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Conserving a Chinese scroll

By IDP 22 April 2016
Vania Assis and Wong Wing-hui looking at a scroll before conservation, which has been partially unrolled on a flat surface.
Vania Assis and Wong Wing-Hui in the Conservation Studio.

Vania Assis is Conservator of the Dunhuang scrolls at the British Library, and works on various projects supporting IDP’s activities. Here is a post about one of her latest conservation jobs.

My colleague Wong Wing-hui and I recently worked on the Chinese scroll Or.8210/S.3877. Like other items in the Stein collection, it had been previously treated during its life as a collection item.

In the past, various materials were used to strengthen and repair manuscripts. In the case of our scroll, silk gauze was pasted on both sides with animal glue. There were, sometimes, several layers on top of each other. Heavy and thick paper was also applied to reinforce weak areas, such as edges, tears and missing areas.

Close up of a scroll whose surface is made blurry by the addition of gauze, with some Chinese characters obscured.
Gauze covering the surface of scroll Or.8210/S.3877.

As these materials aged, they became more unstable, causing the item to distort and transferring acidity to the paper. Higher acidity meant that the document became discoloured, which when combined with the texture of the gauze meant that it was difficult to perceive the original aspect of the scroll. In addition, a lower pH also made the item more brittle, making safe handling problematic.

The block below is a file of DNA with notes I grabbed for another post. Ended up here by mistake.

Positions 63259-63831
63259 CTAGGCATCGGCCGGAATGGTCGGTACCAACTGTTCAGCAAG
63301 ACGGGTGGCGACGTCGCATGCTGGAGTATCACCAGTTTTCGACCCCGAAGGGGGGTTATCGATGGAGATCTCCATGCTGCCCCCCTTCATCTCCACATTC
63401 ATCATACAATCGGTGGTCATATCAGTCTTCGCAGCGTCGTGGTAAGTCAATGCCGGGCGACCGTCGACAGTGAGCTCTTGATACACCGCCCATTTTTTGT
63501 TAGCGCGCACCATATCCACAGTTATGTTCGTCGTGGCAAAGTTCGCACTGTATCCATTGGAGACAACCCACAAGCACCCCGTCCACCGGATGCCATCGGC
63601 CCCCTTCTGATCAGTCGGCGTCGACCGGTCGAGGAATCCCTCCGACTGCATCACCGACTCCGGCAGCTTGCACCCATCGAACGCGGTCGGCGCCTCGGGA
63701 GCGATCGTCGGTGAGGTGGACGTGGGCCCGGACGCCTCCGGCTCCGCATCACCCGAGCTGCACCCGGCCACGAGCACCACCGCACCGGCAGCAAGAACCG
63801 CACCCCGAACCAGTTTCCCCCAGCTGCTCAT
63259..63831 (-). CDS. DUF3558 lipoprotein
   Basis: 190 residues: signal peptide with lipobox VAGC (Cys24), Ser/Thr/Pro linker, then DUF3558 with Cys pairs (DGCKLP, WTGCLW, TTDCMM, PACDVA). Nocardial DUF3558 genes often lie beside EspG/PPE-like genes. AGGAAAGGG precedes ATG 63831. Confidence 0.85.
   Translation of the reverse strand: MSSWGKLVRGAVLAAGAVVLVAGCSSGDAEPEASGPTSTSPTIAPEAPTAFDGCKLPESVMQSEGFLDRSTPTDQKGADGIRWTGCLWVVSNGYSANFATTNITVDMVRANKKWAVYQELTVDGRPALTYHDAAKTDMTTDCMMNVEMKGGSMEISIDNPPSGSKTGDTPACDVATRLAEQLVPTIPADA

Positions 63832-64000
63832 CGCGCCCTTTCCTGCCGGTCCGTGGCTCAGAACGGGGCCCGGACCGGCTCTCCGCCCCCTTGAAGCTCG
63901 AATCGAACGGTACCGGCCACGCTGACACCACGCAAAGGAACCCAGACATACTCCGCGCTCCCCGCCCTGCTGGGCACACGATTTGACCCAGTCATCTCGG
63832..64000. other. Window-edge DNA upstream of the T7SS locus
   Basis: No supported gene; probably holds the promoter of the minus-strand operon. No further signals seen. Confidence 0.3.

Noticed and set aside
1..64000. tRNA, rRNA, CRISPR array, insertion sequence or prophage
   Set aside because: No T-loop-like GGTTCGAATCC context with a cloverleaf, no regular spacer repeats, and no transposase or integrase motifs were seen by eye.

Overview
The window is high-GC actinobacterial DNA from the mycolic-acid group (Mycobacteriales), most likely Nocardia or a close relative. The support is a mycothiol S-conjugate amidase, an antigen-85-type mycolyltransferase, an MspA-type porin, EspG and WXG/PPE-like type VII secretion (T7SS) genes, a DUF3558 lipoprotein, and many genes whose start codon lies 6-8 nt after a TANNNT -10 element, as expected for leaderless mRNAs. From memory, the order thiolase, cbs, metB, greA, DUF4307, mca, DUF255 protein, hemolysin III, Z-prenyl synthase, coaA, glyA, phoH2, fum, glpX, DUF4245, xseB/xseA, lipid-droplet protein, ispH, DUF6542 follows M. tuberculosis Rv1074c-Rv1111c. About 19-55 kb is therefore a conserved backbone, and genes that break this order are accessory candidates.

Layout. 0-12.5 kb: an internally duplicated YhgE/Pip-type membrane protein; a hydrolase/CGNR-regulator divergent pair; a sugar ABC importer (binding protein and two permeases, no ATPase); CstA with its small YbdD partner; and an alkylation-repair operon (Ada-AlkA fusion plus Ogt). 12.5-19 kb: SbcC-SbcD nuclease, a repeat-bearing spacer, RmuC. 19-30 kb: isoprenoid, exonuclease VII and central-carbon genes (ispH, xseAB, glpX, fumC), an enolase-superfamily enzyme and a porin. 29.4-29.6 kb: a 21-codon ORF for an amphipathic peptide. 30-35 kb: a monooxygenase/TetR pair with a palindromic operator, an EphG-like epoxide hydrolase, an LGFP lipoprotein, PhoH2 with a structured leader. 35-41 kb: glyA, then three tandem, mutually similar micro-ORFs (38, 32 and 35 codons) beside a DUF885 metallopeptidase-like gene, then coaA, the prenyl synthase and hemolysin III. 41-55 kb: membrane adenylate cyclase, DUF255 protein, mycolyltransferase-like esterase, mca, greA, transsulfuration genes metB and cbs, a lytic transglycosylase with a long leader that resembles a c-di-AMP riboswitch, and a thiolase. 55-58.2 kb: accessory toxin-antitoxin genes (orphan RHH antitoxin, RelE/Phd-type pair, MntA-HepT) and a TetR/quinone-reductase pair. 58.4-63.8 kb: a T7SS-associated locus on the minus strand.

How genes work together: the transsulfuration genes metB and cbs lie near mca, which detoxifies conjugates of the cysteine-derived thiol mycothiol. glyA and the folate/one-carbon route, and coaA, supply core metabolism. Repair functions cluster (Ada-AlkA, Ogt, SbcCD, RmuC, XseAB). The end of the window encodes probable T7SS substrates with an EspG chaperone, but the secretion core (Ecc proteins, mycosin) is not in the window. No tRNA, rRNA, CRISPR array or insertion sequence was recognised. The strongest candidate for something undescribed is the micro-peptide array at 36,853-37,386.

Removing these materials proved very challenging: first, because they heavily adhered to the most vulnerable areas; second, because the paper used to make this scroll was particularly thin and transparent.

We worked on a section at a time, using hot water to reactivate the animal glue. We then removed the gauze with tweezers, carefully pulling it away from the paper. One of the most time-consuming processes was to remove the residual animal glue, which had been used in very large quantities. We did so by scraping it with a spatula, while it was damp. During this stage, we also removed old repairs, as they easily peeled away from the original material.

To repair the scroll’s countless small tears and lacunae, we used Japanese paper, which is not only more sympathetic to the original paper, but also light weight and acid-free.

After all treatments, the scroll was lightly pressed for a week, to flatten any distortions. Finally, we rolled it onto an archival quality core support, and it is now ready to be digitised and handled!

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